Page 00000002 and k e N. After some algebraic manipulations we find the following expression for the subband signals Sm[k] = Am(d, W)CpkN (3) where 1 pN SPm pm = ed+j(w-27rm/N) (4) 1. Construct an M-channel AR model for M subbands using HTLSStack or HTLSSum. This produces the (aliased) poles qk and the subband amplitudes Cm,k corresponding to qk. 2. Obtain the winding factor(s) and the amplitude(s) for each signal pole pkl = q/N W1 using the information present in the detected subband amplitudes Cm,k for each detected aliased pole qk -= P 2.2 Illustration: recovery of a single pole in the abscence of noise To illustrate the problem we look at the following toy problem. The signal consists of 1 pole p with amplitude c. (5) yields the following relationship between the aliased pole q = pN, the integer winding factor 1 defined by p = q/INW1, the detected subband amplitudes Cm for pole q and the signal pole amplitude c represents the amplitude and phase distortion of the original complex exponential. When we write this in terms of p and use W = ej2,/N we get 1-p Am(p) = 1-p -. (5) 1 - pW-m (3) is again a complex exponential. The amplitude and phase are modified by (5) which depends on signal parameters d, w and subband scheme parameters m, N. The pole of the signal is, aside from the decimation power N, unaffected by the subband scheme. If we want to use subband scheme (1) for detection of the original pole p, we have to undo the aliasing and the amplitude effect. How can we manage this? Fist let us inspect the complex amplitude factor (5). Non-zero values of m introduce a non-zero shift. Increasing Idl introduces spread and thus increases aliasing into neighboring bands. The maximum is reached for p = Wm and is equal to N. The function is zero for p = W1 with (1 - m) mod N 0. Aliasing introduces ambiguity with respect to the exact location of a detected pole. Next we will describe how to undo the aliasing by using the information present in the amplitudes of different realizations of the same signal pole in neighboring subbands. If we would use mere subsampling, there would only be a phase difference between the different realizations. The filtering present in the subband scheme introduces a phase and amplitude difference. In theory, the order of each subband signal is equal to the order of the original signal. Exeptions are poles that collide with one of the base functions of the subband scheme p = W1 with 1 e Z. They are present in only one subband and are removed from the others, reducing their order compared to the original signal. Since this case is very rare, and overestimation of the order is generally not a problem, we can assume the order of each subband to be equal to the order of the signal. Next we explore the possibility to perform anti-aliasing in the exact case by using the information given by the M subbands of the subband representation. The procedure is as follows. Cm C= c 1-q 1 - ql/NW-m (6) The unknowns in these equations are c and 1. This equation is nonlinear in 1. It is possible to write the equations linear in c and W1. One needs only two subband amplitudes to obtain c and 1. However, numerical experiments have indicated that it is better to expand this equation to a multi-mode version in the case of noise on the Cm and to be able to resolve collision problems due to aliasing. 2.3 Moving to multiple poles: some remarks 2.3.1 Maximal order of the original signal There is a maximal model order limited by the size of the HTLSStack matrix, which is in turn defined by the length of the subband signals. If the signal order exceeds this limit, the method breaks down as with ordinary HTLS methods. The maximal order is limited by half of the subband signal length. 2.3.2 Collision problem A problem can arise when the signal has multiple poles. It is possible they collide after subsampling. Suppose there are 2 poles pi, p2 for which we have pj = p=, with pi # p2. A possible fix for this problem is the use of a different decimation factor. We will investigate this case using 2 subband schemes with decimation factors N and N', with N / N'. Suppose pi = pWki and p2 = pWk2, with ki,k2 E Z, kI / k2 and im(logp) E [0, 2r/N]. Is it possible to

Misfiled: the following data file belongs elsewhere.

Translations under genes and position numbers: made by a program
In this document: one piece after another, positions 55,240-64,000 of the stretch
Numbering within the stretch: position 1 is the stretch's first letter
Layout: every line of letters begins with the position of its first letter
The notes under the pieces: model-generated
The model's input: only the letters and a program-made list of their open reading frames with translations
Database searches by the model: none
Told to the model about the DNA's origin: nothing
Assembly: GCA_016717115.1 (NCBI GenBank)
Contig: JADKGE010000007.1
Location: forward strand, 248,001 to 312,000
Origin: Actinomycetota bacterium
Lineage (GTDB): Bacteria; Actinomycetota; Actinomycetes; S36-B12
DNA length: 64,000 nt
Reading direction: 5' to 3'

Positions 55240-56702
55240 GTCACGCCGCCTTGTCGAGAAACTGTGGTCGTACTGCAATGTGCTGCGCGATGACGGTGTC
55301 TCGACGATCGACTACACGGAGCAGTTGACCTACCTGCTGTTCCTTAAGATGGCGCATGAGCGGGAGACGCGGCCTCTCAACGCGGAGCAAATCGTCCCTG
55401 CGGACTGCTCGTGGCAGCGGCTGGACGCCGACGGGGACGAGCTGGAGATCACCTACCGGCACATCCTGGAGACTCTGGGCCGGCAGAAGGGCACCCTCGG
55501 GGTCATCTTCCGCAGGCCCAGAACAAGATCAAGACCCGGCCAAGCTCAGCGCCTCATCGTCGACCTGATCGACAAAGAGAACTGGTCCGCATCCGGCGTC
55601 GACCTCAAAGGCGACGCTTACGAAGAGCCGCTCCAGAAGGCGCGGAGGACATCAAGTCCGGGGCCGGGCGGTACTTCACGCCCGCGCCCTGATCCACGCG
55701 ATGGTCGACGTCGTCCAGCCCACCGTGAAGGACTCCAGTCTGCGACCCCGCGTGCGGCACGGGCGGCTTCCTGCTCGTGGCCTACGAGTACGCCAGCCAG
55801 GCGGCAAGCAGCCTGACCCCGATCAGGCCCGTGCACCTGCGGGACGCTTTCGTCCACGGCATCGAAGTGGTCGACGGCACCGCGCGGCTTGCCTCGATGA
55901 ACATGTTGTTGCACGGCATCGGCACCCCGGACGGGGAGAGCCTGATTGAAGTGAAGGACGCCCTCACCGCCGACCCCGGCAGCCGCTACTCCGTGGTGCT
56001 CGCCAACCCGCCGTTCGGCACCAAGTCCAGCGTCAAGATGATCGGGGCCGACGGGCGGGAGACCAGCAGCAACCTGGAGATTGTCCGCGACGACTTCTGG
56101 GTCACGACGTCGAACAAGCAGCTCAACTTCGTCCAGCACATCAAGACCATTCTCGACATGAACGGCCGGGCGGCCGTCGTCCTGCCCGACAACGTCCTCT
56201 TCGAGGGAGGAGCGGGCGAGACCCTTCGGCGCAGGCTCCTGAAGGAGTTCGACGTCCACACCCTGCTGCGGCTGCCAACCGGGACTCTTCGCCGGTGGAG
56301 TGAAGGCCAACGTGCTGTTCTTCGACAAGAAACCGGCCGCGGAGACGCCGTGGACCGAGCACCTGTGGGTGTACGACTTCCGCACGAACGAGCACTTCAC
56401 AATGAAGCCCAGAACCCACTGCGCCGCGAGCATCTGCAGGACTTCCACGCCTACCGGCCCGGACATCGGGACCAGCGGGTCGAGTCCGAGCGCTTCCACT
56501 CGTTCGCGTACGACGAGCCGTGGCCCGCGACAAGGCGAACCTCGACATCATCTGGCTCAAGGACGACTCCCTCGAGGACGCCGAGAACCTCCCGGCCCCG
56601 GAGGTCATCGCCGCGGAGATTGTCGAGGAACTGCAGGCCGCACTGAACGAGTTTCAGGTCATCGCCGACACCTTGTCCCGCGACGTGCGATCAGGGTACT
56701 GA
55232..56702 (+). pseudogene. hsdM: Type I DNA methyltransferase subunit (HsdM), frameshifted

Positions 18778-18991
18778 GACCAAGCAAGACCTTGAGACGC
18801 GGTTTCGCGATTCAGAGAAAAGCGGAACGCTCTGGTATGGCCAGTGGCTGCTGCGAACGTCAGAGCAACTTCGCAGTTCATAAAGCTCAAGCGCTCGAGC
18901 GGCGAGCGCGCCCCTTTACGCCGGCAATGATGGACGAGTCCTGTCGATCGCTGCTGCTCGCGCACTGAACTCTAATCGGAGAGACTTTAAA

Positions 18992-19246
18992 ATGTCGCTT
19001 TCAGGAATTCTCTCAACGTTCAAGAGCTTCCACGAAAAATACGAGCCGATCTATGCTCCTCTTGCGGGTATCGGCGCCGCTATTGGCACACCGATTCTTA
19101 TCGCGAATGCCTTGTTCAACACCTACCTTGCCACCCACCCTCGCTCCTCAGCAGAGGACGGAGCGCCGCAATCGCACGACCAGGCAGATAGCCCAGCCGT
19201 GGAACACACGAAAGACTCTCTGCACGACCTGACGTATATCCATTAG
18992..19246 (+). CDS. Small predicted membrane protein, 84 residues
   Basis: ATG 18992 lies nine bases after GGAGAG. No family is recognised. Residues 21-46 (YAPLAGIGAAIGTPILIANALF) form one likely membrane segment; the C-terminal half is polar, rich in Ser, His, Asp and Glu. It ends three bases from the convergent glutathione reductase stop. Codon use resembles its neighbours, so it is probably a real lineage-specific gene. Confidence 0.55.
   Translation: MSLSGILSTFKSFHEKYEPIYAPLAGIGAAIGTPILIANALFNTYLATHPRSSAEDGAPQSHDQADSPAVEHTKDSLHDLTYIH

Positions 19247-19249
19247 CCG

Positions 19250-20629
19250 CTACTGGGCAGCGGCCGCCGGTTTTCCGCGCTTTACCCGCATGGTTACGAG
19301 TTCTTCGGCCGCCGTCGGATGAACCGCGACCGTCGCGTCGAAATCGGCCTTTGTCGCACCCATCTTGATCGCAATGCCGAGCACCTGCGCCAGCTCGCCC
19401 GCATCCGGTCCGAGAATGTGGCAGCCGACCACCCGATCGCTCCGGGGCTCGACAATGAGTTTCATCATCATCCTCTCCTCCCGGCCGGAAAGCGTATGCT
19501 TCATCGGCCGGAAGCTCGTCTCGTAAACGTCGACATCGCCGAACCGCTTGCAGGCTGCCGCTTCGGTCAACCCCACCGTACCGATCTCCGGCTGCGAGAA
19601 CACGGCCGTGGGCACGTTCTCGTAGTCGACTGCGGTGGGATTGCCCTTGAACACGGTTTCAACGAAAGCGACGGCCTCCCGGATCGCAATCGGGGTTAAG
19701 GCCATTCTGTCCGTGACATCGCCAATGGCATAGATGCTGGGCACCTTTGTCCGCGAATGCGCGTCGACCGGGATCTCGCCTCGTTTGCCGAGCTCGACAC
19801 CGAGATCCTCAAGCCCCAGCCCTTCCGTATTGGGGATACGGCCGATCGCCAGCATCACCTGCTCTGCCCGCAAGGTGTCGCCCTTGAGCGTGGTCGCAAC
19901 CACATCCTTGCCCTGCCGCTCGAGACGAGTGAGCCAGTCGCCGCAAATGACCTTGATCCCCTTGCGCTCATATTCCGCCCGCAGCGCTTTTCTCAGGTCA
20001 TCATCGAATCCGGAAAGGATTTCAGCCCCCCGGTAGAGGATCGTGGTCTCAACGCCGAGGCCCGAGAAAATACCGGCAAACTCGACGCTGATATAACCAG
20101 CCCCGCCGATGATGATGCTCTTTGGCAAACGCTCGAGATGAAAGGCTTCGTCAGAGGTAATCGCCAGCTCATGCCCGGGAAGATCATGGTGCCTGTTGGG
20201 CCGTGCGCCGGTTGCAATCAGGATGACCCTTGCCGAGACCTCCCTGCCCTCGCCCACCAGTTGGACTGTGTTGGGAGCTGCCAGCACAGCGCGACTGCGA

Page 00000003 have p;' = pj' in the second subband scheme? Suppose W' = ej2r/N', pi = p'W'kl and P2 = p'W'k2, with k[,ki e Z, k[ $ ki and im(logp') E [0,27r/N]. We then have pi/Pj = Wki-k2 = Wikl-k2 or N'(k - k2) = N(k' - ks). This is only possible when N and N' are not coprime. When they are, two poles that will collide in one subband scheme, will not collide in the other. We can use this to avoid the collision problem, but how can we detect it? Experiments show that the detection of a collision is more difficult than the modeling of all possible collisions. We will introduce an exact method we dubbed linear multimodal fit (LMF) that performs this operation. In short the LMF approach needs only one subband scheme. We can construct a linear multimodal model for all the possible parents of q, being ql/N W. We can solve for the amplitudes ci in an exact manner. The data dependencies are as follows. First we obtain q, then for each q we obtain the Cm, the subband amplitude corresponding to pole q in band m. Out of the Cm we compute an amplitude factor ci for each possible parent of q. Then we need to analyse the obtained spectrum to separate signal from noise components. 2.4 Linear multimodal fit (LMF) We have the following relationship between the subband amplitudes Cm corresponding to the aliased pole q if we include the effect of all possible parents of q being ql/NW1. N-1l m ck l/N -m (7) k=0 1 If we define tl = 1-ql-w- (7) transforms to tk = v/Nq(-k)modN (11) 2.5 Signal/Noise separation The LMF method described above produces a spectrum of amplitudes ci of pole pi = ql/NWI, corresponding to one of the roots of q = pN. Because this is an exact fit, noise on the Cm will effect the c1. We still need a method to determine if c1 can be seen as signal or noise. We do this using a threshold method. Some remarks. If q is a noise pole (or ghost pole), the Cm and ck will be fairly uncorrelated because q is then an artifact of the HTLSstack/HTLSsum procedure and will have uncorrelated amplitudes in all the subsampled sequences Sm. If q is a signal pole, the reverse is true. How can we use this information to remove both HTLSstack/HTLSsum artifacts (spurious noise poles) and anti-aliasing procedure artifacts (poles that collide after subsampling)? A possible approach is the use of variance estimation and thresholding. We use the universal threshold, being a/2 log N, proposed in wavelet denoising literature. It has several properties such that it can be considered as optimal. We use a variance estimator that is robust with respect to outliers a = MAD/.6745, with MAD the average of the absolute values of the vector. Experimental results show that this kind of thresholding rule performs pretty well. 2.6 The algorithm 1. Construct subband scheme. Divide the original signal s into N subbands Sm. 2. Obtain aliased poles. Calculate K (aliased) poles qk using HTLSstack or HTLSsum. 3. Obtain pseudoinverse. Construct a pseuodoinverse for the LS problem Sm[n] + A Sm[n] = --o Cm,kqk. 4. Obtain subband amplitudes. For each subband m, use the pseudoinverse to calculate Cm,k, the subband amplitudes of the qk. 5. Calculate LMF model. For each qk, obtain ck,l solving (7). 6. Perform anti-aliasing and signal/noise separation. For k = 1: K - 1, calculate ak and retain all Ck,l: iCk,l] > ak2logN. N-1 Cm = Cktm-k k=O (8) or C =Tc (9) in matrix notation. T is circulant because we have the property tl = tl+N. (9) can thus be easily solved using an FFT algorithm. If we define t = (to, t,..., tN--1) to be the first column of T and F the normalized DFT matrix, we have T = Ftdiag(Ft)F. The solution of (9) is then given by c = Ftdiag-l(Ft)FC. (10) We can express diag(Ft)-1 as a function of q without having to compute t and Ft. Suppose t' = Ft. The elements of t' are given by